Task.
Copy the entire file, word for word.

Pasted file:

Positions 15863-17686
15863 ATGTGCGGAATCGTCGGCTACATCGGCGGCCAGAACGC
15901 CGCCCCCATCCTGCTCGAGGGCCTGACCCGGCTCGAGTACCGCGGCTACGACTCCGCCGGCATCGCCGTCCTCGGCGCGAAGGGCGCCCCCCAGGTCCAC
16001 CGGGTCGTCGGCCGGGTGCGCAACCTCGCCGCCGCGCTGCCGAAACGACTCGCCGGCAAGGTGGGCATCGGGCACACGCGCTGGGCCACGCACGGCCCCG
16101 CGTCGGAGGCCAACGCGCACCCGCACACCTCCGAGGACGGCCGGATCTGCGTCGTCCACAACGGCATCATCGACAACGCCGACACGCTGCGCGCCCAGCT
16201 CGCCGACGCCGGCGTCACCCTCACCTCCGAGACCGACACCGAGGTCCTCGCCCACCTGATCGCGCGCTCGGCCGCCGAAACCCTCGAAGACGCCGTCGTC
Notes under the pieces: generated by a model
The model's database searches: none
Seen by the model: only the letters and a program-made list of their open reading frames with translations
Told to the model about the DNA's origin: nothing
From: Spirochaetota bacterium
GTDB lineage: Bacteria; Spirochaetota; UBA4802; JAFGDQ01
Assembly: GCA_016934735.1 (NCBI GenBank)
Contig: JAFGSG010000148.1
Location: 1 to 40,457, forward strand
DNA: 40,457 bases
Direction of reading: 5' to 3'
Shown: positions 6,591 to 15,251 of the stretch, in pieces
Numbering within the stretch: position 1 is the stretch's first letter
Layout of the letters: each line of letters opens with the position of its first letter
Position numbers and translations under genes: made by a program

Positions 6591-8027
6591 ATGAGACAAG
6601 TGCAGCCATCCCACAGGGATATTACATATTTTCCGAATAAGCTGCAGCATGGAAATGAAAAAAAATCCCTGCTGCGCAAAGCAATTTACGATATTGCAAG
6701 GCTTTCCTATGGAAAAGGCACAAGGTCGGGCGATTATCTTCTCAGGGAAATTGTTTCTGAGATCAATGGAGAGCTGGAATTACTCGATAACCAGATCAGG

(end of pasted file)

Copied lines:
Positions 15863-17686
15863 ATGTGCGGAATCGTCGGCTACATCGGCGGCCAGAACGC
15901 CGCCCCCATCCTGCTCGAGGGCCTGACCCGGCTCGAGTACCGCGGCTACGACTCCGCCGGCATCGCCGTCCTCGGCGCGAAGGGCGCCCCCCAGGTCCAC
16001 CGGGTCGTCGGCCGGGTGCGCAACCTCGCCGCCGCGCTGCCGAAACGACTCGCCGGCAAGGTGGGCATCGGGCACACGCGCTGGGCCACGCACGGCCCCG
16101 CGTCGGAGGCCAACGCGCACCCGCACACCTCCGAGGACGGCCGGATCTGCGTCGTCCACAACGGCATCATCGACAACGCCGACACGCTGCGCGCCCAGCT
16201 CGCCGACGCCGGCGTCACCCTCACCTCCGAGACCGACACCGAGGTCCTCGCCCACCTGATCGCGCGCTCGGCCGCCGAAACCCTCGAAGACGCCGTCGTC
Notes under the pieces: generated by a model
The model's database searches: none
Seen by the model: only the letters and a program-made list of their open reading frames with translations
Told to the model about the DNA's origin: nothing
From: Spirochaetota bacterium
GTDB lineage: Bacteria; Spirochaetota; UBA4802; JAFGDQ01
Assembly: GCA_016934735.1 (NCBI GenBank)
Contig: JAFGSG010000148.1
Location: 1 to 40,457, forward strand
DNA: 40,457 bases
Direction of reading: 5' to 3'
Shown: positions 6,591 to 15,251 of the stretch, in pieces
Numbering within the stretch: position 1 is the stretch's first letter
Layout of the letters: each line of letters opens with the position of its first letter
Position numbers and translations under genes: made by a program

Positions 6591-8027
6591 ATGAGACAAG
6601 TGCAGCCATCCCACAGGGATATTACATATTTTCCGAATAAGCTGCAGCATGGAAATGAAAAAAAATCCCTGCTGCGCAAAGCAATTTACGATATTGCAAG
6701 GCTTTCCTATGGAAAAGGCACAAGGTCGGGCGATTATCTTCTCAGGGAAATTGTTTCTGAGATCAATGGAGAGCTGGAATTACTCGATAACCAGATCAGG